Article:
If you were asked to pick one verse from the Torah that captures the essence of Judaism, what would that verse be?
Three rabbinic sages in the Talmud took a shot at it. The most famous is a verse from Parashat Kedoshim, one of the two Torah portions we read this week.
In the midst of a series of commandments that reflect the Torah’s desire to create ethical relationships amongst people, the Torah commands:
“You shall love your neighbor as (you love) yourself” (Leviticus 19:18).
From this verse came the oft-quoted teaching of the rabbinic sage Rabbi Akiva, who said: “You shall love your neighbor as yourself – This is the greatest principle of the Torah.”
Rabbi Akiva drew inspiration from Hillel, a brilliant rabbinic sage and teacher from an earlier generation. The Talmud records the famous story about Hillel and Shammai’s encounter with a potential convert to Judaism:
A certain heathen came before Shammai and said to him: “Convert me to Judaism on condition that you teach me the whole Torah while I stand on one foot.” Shammai shunned him away with the stick in his hand. He then went before Hillel with the same request, and Hillel responded: “What is hateful to you, do not do to your neighbor – that is the whole Torah, while the rest is commentary thereof; now go and learn it.
(Talmud Shabbat 31a)
Rabbi Akiva’s “greatest principle of Torah” is rooted in Hillel’s teaching. Together, these two teachings form the greatest “one-two punch” of great Jewish slogans that make us proud to be Jewish. After all, these “Golden Rules” of ethics can apply to all of life, and they present such a great face for Judaism. Can there be anything greater in the Torah than Hillel and Akiba’s “Golden Rules”? Who would dare to challenge such ethical greatness?
In the face of this moral grandeur comes the rabbinic sage Ben-Azzai, who, in response to Rabbi Akiva’s “You shall love your neighbor as yourself – this is the greatest principle of the Torah,” boldly – yet peculiarly – said: “This is the Book of the Story of Adam (Genesis 5:1) – this is even a greater principle.”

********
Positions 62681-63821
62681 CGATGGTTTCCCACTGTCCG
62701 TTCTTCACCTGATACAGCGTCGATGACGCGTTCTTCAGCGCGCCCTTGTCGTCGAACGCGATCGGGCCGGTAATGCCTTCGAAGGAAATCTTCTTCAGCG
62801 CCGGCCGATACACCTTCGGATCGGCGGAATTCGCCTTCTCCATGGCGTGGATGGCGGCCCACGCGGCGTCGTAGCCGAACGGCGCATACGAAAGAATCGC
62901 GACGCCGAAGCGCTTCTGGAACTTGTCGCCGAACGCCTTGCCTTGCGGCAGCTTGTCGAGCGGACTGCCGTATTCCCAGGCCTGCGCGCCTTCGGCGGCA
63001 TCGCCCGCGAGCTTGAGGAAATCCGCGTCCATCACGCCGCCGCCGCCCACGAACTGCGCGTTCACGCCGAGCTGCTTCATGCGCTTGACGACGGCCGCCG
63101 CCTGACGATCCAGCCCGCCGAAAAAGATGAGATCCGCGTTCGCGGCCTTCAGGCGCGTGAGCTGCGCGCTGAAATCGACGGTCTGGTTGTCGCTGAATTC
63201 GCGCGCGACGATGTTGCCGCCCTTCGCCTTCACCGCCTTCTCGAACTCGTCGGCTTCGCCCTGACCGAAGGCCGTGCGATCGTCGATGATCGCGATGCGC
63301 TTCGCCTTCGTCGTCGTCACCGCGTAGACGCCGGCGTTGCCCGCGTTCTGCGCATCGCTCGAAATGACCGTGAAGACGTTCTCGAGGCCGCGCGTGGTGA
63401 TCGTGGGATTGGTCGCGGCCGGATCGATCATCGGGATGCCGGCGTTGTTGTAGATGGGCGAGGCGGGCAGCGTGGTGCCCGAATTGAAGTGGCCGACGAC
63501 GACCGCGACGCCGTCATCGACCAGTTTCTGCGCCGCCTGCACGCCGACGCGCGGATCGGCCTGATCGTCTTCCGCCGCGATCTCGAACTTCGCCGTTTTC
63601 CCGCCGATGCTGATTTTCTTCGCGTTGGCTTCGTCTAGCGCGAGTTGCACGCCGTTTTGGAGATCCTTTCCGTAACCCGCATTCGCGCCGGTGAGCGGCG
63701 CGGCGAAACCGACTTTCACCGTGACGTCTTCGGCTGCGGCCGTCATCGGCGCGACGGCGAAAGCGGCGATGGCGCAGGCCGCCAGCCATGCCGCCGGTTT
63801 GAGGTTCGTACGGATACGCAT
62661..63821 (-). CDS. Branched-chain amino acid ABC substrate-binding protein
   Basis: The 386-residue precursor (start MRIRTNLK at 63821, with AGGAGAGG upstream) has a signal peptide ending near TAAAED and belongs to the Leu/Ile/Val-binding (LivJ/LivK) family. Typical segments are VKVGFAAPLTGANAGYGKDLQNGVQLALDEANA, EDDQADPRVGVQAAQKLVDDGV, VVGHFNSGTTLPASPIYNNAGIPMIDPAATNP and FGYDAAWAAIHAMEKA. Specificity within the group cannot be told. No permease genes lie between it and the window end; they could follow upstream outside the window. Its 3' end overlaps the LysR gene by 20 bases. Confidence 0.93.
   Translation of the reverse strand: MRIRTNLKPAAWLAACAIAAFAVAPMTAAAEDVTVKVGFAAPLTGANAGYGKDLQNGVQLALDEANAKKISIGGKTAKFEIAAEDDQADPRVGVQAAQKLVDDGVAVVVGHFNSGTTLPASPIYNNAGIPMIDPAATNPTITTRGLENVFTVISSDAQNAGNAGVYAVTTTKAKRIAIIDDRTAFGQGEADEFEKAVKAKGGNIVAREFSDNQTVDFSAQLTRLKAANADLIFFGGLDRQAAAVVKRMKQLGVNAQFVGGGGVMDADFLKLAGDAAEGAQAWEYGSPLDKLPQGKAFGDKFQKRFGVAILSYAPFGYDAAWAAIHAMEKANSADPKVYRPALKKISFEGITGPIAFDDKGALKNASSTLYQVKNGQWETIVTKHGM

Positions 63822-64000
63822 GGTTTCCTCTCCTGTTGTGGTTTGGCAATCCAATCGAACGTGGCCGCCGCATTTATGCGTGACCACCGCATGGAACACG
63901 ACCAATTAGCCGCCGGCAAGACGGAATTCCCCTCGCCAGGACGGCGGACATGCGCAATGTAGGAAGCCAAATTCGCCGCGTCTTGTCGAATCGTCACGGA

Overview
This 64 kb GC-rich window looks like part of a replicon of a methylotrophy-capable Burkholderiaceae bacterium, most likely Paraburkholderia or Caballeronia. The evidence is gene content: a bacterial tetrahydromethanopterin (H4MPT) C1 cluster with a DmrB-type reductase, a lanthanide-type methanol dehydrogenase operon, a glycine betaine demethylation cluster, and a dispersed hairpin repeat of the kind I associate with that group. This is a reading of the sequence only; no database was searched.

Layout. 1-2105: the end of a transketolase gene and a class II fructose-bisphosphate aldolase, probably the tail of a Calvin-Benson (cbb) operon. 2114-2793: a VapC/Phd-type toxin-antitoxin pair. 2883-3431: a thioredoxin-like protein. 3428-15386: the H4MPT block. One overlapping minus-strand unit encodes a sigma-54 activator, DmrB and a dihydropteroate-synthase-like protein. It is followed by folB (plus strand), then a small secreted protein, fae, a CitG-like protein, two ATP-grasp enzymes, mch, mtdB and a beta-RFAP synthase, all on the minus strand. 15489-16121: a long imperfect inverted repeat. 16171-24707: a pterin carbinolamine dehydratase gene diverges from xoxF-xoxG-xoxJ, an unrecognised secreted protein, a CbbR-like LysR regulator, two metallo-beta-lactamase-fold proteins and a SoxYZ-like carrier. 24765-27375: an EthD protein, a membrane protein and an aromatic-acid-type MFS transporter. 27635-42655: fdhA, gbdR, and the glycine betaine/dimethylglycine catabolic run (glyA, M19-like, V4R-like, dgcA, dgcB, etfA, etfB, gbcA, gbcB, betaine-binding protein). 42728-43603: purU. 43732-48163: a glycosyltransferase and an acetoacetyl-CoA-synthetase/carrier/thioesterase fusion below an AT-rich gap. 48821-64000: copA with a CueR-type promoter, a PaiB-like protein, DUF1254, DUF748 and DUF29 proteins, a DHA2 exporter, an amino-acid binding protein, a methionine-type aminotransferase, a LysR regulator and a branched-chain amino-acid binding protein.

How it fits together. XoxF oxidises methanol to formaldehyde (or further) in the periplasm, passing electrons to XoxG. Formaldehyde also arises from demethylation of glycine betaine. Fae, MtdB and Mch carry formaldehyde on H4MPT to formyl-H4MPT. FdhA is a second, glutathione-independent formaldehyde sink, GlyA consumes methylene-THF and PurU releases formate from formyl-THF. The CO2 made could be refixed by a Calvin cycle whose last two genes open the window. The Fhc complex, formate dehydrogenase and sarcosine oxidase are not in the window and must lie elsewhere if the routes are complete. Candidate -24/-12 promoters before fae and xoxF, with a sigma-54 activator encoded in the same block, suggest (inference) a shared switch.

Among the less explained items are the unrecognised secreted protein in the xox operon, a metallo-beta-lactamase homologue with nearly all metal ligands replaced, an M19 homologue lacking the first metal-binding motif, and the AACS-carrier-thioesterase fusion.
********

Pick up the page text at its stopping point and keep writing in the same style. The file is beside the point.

What can Ben-Azzai possibly mean by this? How strange! Can you imagine? Juxtapose the “two greatest verses” in the Torah:
“You shall love your neighbor as yourself”
“This is the Book of the Story of Adam”
This does not seem to match up evenly. Looks like no contest! What lies behind Ben-Azzai’s choice of an obscure, non descript, mechanical verse from the Book of Genesis as his choice for being an “even greater principle” than loving your neighbor?
Rabbi Naftali Zvi Yehuda Berlin (known as “The Netziv”) offers a deep and wise insight on Ben-Azzai’s teaching.
He says that the verse “This is the Book of the Story of Adam” is not to be understood as a mechanical or descriptive verse, but as a metaphor for the human condition. “The Book of the Story of Adam” is the story of Adam’s first day on earth, which according to rabbinic tradition, started out by Adam being created in the morning, and – twelve hours later, on the very same day – Adam had already sinned and found himself expelled from Eden.
The Netziv says that “The Book” being referred to here is a story that took place in one day, a day that started out on a positive and creative note, and ended up in negativity and downfall.
“This comes to teach us life’s wisdom,” says the Netziv, “that man has the potential to destroy his lot in life in one short day.” This wisdom, according to the Netziv, is applicable to everyday life, and serves as a powerful reminder to each of us how to approach each day of our lives. Conventional wisdom often teaches, “Each day of life is a page in a book.” Ben-Azzai’s teaching, as seen by the Netziv, argues something even greater: that each day of life is a book unto its own, and man is the author of that book on a day-to-day basis. This deep self-reflective wisdom may, indeed, outshine Rabbi Akiva’s “Golden Rule.”
So what is the greatest principle of the Torah? Loving one’s neighbor? Treating each day like a complete book?
You make the decision...
You make the decision...